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Rated: E · Non-fiction · Personal · #1208930
One of my experiences as an American traveler in England.
As we pulled into the parking lot of the bowls club in Handsworth Wood, my first view was white on green. White hats, white hair, white clothes, white shoes, green grass.

This was my first encounter with bowls--a popular neighborhood sport in England, particularly among the elderly. Bowls (descriptively, lawn bowling) is taken very seriously by its aged participants. Most individuals who join become members for life.

My father-in-law was a member at this bowls club, and we were visiting that day to attend the annual dinner. After exchanging 'hello's' and shaking a few of the athletes' hands, I sat with my husband and his parents on a bench to watch the action.

I quickly realized that bowls was a very quiet sport. Not tame by any stretch of the imagination, since competition could be fierce, but quiet. The only sounds I heard were the click of the balls as they struck each other and the occasional words exchanged by the members as they played.

We hadn't been sitting there watching for long before everyone was called in to the supper. Bowling balls were gathered up and zipped into bags and the lawn was cleared in less than five minutes.

Upon entering the clubhouse, I was quickly ushered to a seat at a long table covered in a white cloth. My husband sat on one side of me and my mother-in-law sat on the other. I took a look around.

Tables stacked high with homemade food stood on one side of the room. The walls sported plaques, trophies, and banners. Both sides of the long table were filled up quickly by the white-clad bowlers.

Before the festivities could begin, the bowls club president stood at the head of the table to say a few words. I began to fear that I would be introduced as the American guest of honor. I felt as though I was standing out like a sore thumb. Happily, no one said anything about me or to me, and the president finished his speech amid good-natured British heckling.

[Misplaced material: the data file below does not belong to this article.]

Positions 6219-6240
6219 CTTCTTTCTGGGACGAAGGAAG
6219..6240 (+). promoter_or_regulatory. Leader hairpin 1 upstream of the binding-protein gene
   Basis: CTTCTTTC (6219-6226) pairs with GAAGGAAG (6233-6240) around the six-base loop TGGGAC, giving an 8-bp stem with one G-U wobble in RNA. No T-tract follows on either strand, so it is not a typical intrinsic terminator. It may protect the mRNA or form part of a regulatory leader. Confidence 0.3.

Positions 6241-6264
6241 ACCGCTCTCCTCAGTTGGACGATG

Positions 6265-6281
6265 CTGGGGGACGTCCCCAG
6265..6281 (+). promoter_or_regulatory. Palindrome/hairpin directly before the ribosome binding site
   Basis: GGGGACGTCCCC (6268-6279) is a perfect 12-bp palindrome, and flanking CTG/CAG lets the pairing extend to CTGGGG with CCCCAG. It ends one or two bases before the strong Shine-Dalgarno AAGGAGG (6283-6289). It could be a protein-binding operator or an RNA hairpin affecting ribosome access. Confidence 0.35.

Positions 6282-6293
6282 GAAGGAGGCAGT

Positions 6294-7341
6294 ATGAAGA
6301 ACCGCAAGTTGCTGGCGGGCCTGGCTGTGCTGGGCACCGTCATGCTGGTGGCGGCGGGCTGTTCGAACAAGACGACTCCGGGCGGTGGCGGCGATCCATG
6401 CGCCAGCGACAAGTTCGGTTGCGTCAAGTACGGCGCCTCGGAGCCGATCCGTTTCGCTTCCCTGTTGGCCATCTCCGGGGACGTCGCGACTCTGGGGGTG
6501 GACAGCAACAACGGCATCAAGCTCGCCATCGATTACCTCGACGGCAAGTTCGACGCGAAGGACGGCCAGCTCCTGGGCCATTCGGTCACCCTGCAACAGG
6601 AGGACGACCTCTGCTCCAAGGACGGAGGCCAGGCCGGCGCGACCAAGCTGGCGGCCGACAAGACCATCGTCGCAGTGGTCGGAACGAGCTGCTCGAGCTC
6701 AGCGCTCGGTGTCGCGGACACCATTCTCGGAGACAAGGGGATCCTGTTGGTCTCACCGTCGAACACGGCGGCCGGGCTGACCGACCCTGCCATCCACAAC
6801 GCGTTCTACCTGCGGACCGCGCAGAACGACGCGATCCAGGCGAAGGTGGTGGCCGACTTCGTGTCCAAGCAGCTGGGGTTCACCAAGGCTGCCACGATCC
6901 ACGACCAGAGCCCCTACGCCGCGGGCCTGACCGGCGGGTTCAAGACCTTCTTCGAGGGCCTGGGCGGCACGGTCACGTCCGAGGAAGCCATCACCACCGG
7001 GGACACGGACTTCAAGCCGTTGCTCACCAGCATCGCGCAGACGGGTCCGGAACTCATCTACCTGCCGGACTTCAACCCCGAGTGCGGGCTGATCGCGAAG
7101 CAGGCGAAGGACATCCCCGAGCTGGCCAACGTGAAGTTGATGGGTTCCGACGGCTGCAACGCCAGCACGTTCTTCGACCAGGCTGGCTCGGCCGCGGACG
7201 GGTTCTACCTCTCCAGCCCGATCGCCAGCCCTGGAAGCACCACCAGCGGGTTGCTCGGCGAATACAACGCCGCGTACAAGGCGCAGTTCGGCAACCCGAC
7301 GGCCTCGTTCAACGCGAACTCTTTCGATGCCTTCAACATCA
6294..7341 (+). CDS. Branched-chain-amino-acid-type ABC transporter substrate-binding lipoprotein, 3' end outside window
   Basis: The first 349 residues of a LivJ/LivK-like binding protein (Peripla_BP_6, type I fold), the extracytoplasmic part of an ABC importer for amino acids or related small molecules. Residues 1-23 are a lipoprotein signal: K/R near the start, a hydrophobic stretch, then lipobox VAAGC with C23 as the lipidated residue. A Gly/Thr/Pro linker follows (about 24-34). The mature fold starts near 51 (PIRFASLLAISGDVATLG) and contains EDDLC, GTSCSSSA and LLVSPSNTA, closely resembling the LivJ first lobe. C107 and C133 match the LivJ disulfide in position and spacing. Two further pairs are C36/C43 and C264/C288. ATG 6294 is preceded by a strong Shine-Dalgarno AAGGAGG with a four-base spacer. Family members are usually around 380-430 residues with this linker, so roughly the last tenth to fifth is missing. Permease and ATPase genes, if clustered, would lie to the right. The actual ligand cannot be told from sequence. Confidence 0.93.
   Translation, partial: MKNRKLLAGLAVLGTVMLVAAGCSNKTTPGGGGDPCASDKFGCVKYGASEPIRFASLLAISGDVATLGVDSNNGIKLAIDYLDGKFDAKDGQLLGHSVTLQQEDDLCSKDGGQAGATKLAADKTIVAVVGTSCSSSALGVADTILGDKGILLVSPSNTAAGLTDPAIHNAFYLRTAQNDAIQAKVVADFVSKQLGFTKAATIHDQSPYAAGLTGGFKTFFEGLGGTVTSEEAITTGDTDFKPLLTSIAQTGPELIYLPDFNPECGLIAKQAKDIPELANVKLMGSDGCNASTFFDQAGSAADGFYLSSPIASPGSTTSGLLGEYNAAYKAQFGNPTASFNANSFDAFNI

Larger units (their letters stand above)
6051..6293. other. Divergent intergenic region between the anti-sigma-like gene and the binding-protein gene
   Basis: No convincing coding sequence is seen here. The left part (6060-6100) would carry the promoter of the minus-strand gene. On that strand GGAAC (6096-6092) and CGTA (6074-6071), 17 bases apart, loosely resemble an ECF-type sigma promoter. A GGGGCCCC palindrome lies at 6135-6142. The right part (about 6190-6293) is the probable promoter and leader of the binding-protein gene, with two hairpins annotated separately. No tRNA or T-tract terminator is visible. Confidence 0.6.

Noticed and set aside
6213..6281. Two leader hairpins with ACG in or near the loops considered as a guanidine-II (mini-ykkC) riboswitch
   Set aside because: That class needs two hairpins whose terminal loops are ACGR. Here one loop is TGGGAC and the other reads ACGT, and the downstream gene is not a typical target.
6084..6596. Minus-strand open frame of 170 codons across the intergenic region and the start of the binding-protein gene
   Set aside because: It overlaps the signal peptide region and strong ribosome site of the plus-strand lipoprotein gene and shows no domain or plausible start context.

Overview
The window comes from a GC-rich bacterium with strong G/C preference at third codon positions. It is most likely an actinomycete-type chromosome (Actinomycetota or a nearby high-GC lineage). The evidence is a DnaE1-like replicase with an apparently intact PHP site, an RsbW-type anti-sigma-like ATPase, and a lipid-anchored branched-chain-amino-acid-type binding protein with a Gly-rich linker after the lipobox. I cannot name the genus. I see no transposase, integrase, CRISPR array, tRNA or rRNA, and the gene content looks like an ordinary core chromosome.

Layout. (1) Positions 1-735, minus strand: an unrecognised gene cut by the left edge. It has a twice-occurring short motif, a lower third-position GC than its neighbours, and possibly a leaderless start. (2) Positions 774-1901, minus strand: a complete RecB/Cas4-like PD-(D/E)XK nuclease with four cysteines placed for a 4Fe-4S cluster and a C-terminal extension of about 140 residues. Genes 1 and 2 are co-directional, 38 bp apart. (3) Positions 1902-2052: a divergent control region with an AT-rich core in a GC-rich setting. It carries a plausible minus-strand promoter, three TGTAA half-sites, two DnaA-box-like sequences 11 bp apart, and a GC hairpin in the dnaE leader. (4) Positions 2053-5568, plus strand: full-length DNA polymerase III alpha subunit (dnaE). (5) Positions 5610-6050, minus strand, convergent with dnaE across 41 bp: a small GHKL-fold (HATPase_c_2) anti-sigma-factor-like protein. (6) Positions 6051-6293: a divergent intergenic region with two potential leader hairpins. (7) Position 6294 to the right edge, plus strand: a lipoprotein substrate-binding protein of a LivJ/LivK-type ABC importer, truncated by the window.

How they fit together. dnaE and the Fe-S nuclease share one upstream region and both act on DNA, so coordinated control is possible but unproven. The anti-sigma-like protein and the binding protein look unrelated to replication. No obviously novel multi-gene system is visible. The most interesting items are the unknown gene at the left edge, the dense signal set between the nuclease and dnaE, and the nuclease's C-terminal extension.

In my travels through Britain I have noticed that the English often have a hard time curbing their staring at the unusual and strange. However, while I was at the bowls club dinner no one stared at me at all. I would soon find out that this didn't mean that they all weren't acutely aware of my presence.

The hungry sportsmen (and women) began to line up at the food table. I stayed sitting, wanting to be respectful and let the others get their food first. When it appeared that most of them had gotten in line, my husband and I joined the back of the queue.

I hadn't been standing there for long when a snow-white clad plump lady materialized next to me and seized my arm.

"Come on, love," she said, pulling my arm and jerking me out of the line with surprising force. "We need to get you some food."

She dragged me up towards the front of the line and forced me in between two gents who were carefully selecting cheeses and breads from a platter. My protests fell on deaf ears. I began to realize that no one else was reacting at all, and within a matter of seconds it was painfully clear that I was the only one who was causing a commotion.

I meekly took the plate that was handed to me, cut in line, and tried my best to select food that I recognized. Safely back at the table, I began to eat with the rest of them. I was starting to relax.

They weren't done with me. Someone (perhaps my mother-in-law, or perhaps the plump manhandler) noticed that I didn't have any "trifle" on my plate. For reasons that to this day I can't fathom, there were at least four or five people there who were horrified that I wasn't eating "trifle."

I tried not to make a scene. I politely and unsuccessfully declined on the offer of "trifle," and before I knew what was happening, a large bowl was passed down the length of the table, and my mother-in-law was spooning a colorful, gelatinous mass onto my plate. "How much would you like?" she asked, pausing between spoonfuls.

How tempted I was to say, "None, thank you!" but I bit my lip and surrendered. "That's fine, thanks."

Trifle is a horrifying refrigerated concoction of saturated vanilla cookies in strawberry jell-o, yellow custard, and fake whipped cream from a mix. English people love it. You can buy it there in grocery stores, already made, layered, and chilled; it even comes in different portion sizes--personal snack size and family size.

I managed to eat some trifle and pretended that I liked it. Once I had swallowed a few spoonfuls under my mother-in-law's watchful and expectant gaze, the bowlers were satisfied and went back to their meals.

When it was time to leave I breathed a sigh of relief, and I only suffered one last indignity when a sweet-looking grandfatherly type approached me, put his hands all over me, got right into my face and kissed me on the cheek. He didn't let me get away without enduring a few choice dirty-old-man innuendos.

I haven't been to a bowls club event since, dinner or no dinner. But I know that they're all still out there on the brilliant green grass in their blinding white outfits, hearing the sound of the bowling balls clicking into one another.
© Copyright 2007 Marilynn C. (marilynn76 at Writing.Com). All rights reserved.
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